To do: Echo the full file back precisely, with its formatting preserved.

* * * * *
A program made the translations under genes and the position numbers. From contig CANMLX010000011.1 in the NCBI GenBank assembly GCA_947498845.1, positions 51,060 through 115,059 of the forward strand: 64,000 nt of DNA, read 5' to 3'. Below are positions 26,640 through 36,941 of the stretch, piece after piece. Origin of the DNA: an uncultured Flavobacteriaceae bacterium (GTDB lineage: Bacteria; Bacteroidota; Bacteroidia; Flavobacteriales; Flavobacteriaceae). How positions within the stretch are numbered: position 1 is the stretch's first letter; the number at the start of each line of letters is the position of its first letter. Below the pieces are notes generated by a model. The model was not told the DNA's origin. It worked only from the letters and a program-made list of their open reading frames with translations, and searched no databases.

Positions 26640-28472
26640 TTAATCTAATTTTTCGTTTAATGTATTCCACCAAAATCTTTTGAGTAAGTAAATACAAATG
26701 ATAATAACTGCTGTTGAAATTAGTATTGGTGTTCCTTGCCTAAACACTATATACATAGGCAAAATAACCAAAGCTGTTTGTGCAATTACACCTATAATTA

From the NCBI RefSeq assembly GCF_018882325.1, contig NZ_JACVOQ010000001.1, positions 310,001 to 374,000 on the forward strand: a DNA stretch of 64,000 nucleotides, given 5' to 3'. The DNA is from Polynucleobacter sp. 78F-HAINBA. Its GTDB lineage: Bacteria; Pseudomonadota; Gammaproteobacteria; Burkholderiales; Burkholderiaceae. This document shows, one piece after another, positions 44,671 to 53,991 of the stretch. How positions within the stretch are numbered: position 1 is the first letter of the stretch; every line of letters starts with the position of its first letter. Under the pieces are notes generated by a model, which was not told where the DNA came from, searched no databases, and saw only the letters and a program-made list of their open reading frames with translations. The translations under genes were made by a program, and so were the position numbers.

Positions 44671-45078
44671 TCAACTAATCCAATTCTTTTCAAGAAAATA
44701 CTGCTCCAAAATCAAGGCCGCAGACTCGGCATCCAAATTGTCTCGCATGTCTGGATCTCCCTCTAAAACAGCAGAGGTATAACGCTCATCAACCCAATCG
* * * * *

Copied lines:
A program made the translations under genes and the position numbers. From contig CANMLX010000011.1 in the NCBI GenBank assembly GCA_947498845.1, positions 51,060 through 115,059 of the forward strand: 64,000 nt of DNA, read 5' to 3'. Below are positions 26,640 through 36,941 of the stretch, piece after piece. Origin of the DNA: an uncultured Flavobacteriaceae bacterium (GTDB lineage: Bacteria; Bacteroidota; Bacteroidia; Flavobacteriales; Flavobacteriaceae). How positions within the stretch are numbered: position 1 is the stretch's first letter; the number at the start of each line of letters is the position of its first letter. Below the pieces are notes generated by a model. The model was not told the DNA's origin. It worked only from the letters and a program-made list of their open reading frames with translations, and searched no databases.

Positions 26640-28472
26640 TTAATCTAATTTTTCGTTTAATGTATTCCACCAAAATCTTTTGAGTAAGTAAATACAAATG
26701 ATAATAACTGCTGTTGAAATTAGTATTGGTGTTCCTTGCCTAAACACTATATACATAGGCAAAATAACCAAAGCTGTTTGTGCAATTACACCTATAATTA

From the NCBI RefSeq assembly GCF_018882325.1, contig NZ_JACVOQ010000001.1, positions 310,001 to 374,000 on the forward strand: a DNA stretch of 64,000 nucleotides, given 5' to 3'. The DNA is from Polynucleobacter sp. 78F-HAINBA. Its GTDB lineage: Bacteria; Pseudomonadota; Gammaproteobacteria; Burkholderiales; Burkholderiaceae. This document shows, one piece after another, positions 44,671 to 53,991 of the stretch. How positions within the stretch are numbered: position 1 is the first letter of the stretch; every line of letters starts with the position of its first letter. Under the pieces are notes generated by a model, which was not told where the DNA came from, searched no databases, and saw only the letters and a program-made list of their open reading frames with translations. The translations under genes were made by a program, and so were the position numbers.

Positions 44671-45078
44671 TCAACTAATCCAATTCTTTTCAAGAAAATA
44701 CTGCTCCAAAATCAAGGCCGCAGACTCGGCATCCAAATTGTCTCGCATGTCTGGATCTCCCTCTAAAACAGCAGAGGTATAACGCTCATCAACCCAATCG